Also called T cells. White blood cells that mature in the thymus. They make cytokines and play a large role in the immune response against viruses, transplanted organs and tissues, and cancer cells. See also cytokines, thymus, white blood cells.
Treatment with drugs that attack some part of cancer cells that’s different from normal cells. Targeted therapies sometimes work when standard chemotherapy drugs don’t, and they tend to have fewer side effects than chemotherapy drugs. See also chemotherapy.
See high-dose rate brachytherapy.
In medicine, generally understood to mean that the disease can no longer be effectively treated or cured, and the patient is dying.
The male reproductive glands normally found in the scrotum. The testicles produce sperm and male hormones such as testosterone. See also hormone, scrotum, sperm, testosterone.
Called the male hormone, it’s made mostly in the testicles. It stimulates blood flow, growth in certain tissues, and secondary sexual characteristics. It can make prostate cancer cells grow. See also hormone, prostate, testicles.
Also called treatment. Any measures taken to fight or treat a disease.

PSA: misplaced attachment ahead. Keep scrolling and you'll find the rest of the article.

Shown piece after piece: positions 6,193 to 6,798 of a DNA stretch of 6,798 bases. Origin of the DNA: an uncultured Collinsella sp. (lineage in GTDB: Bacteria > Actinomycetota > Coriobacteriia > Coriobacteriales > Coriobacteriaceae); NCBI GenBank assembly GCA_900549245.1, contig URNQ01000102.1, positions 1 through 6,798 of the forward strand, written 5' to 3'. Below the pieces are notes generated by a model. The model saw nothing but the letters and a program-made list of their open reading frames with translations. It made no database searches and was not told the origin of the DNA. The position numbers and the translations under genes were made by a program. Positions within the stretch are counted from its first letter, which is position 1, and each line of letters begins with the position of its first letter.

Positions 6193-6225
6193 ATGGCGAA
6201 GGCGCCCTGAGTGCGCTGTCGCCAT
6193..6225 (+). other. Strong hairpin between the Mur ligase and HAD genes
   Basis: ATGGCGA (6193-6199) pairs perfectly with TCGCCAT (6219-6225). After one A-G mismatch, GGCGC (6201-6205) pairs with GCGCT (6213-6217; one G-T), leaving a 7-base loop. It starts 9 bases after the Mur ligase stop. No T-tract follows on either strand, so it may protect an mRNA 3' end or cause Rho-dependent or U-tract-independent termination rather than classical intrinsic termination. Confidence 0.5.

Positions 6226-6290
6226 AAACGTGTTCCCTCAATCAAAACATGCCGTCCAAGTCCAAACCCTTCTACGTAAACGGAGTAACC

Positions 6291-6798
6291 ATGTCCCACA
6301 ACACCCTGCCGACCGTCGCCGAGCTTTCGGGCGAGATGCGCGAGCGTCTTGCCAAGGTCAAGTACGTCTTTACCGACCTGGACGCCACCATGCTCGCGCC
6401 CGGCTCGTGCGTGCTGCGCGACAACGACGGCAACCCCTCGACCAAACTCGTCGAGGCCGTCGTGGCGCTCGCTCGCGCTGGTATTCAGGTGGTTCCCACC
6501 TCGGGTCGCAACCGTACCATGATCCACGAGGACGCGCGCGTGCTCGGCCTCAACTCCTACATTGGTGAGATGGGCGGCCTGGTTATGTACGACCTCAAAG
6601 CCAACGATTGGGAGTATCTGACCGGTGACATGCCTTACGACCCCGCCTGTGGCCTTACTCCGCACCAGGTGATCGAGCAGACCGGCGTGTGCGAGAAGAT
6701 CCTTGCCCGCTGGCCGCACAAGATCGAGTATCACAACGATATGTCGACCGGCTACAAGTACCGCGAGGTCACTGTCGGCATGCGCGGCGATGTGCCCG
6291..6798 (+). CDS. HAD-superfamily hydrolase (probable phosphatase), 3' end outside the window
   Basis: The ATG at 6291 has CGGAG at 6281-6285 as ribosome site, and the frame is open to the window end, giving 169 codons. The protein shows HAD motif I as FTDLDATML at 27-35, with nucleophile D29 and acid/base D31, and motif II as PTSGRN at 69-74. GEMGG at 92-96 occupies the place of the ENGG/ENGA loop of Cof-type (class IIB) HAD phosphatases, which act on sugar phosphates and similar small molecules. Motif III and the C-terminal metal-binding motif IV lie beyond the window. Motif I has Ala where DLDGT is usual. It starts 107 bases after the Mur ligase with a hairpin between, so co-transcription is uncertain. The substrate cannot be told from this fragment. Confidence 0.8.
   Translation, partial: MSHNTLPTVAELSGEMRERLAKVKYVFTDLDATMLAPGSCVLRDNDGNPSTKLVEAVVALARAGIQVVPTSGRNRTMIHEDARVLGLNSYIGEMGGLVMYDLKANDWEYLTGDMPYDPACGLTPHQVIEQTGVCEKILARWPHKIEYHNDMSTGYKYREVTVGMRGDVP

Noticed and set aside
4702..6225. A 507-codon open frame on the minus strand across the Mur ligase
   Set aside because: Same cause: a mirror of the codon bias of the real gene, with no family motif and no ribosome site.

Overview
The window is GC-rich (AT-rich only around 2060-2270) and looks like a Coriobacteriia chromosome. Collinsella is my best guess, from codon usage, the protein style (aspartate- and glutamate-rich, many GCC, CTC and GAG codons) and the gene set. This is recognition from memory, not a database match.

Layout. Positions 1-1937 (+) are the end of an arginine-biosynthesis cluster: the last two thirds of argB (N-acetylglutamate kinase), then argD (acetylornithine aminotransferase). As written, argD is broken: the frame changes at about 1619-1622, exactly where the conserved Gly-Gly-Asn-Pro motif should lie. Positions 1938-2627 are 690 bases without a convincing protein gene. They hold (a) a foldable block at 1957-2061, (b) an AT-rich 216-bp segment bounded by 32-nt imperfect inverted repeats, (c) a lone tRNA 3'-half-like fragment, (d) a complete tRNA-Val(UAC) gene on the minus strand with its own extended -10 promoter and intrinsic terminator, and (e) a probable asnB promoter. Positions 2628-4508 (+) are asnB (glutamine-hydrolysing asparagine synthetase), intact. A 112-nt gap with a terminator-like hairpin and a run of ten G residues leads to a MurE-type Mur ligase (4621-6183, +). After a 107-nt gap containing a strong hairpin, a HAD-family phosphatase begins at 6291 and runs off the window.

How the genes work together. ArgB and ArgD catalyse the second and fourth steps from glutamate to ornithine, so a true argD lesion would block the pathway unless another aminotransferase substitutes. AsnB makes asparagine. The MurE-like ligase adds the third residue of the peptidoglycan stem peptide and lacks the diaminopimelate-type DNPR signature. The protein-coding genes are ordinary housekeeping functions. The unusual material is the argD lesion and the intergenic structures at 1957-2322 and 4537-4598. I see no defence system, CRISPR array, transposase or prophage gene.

A method in which heat from the breast is measured and mapped. The resulting image is called a thermogram. This is not a reliable way to find breast cancer.
A doctor who operates on organs in the chest cavity. The word thoracic refers to the thorax, another name for the chest.
[dih-MEN-shuh-nul kun-FOR-mul RAY-dee-AY-shun THAIR-uh-pee]
Often shortened to 3DCRT. Treatment that uses computers to very precisely map the location and the depth, width, and height of the cancer within the body. The patient may be fitted with a plastic mold much like a cast to keep them still and in the same position for each treatment so that the radiation can be aimed precisely. Radiation beams are then focused on the tumor from several directions. This reduces damage to normal tissues and allows higher doses of radiation to be used. See also external beam radiation therapy, radiation.
A decrease in the number of platelets in the blood, which can result in an increased risk of bleeding. See also blood count, platelet.
An organ at the base of the neck (behind the upper breastbone) that helps certain lymphocytes mature. The thymus is part of the immune system. See also immune system, lymphocyte.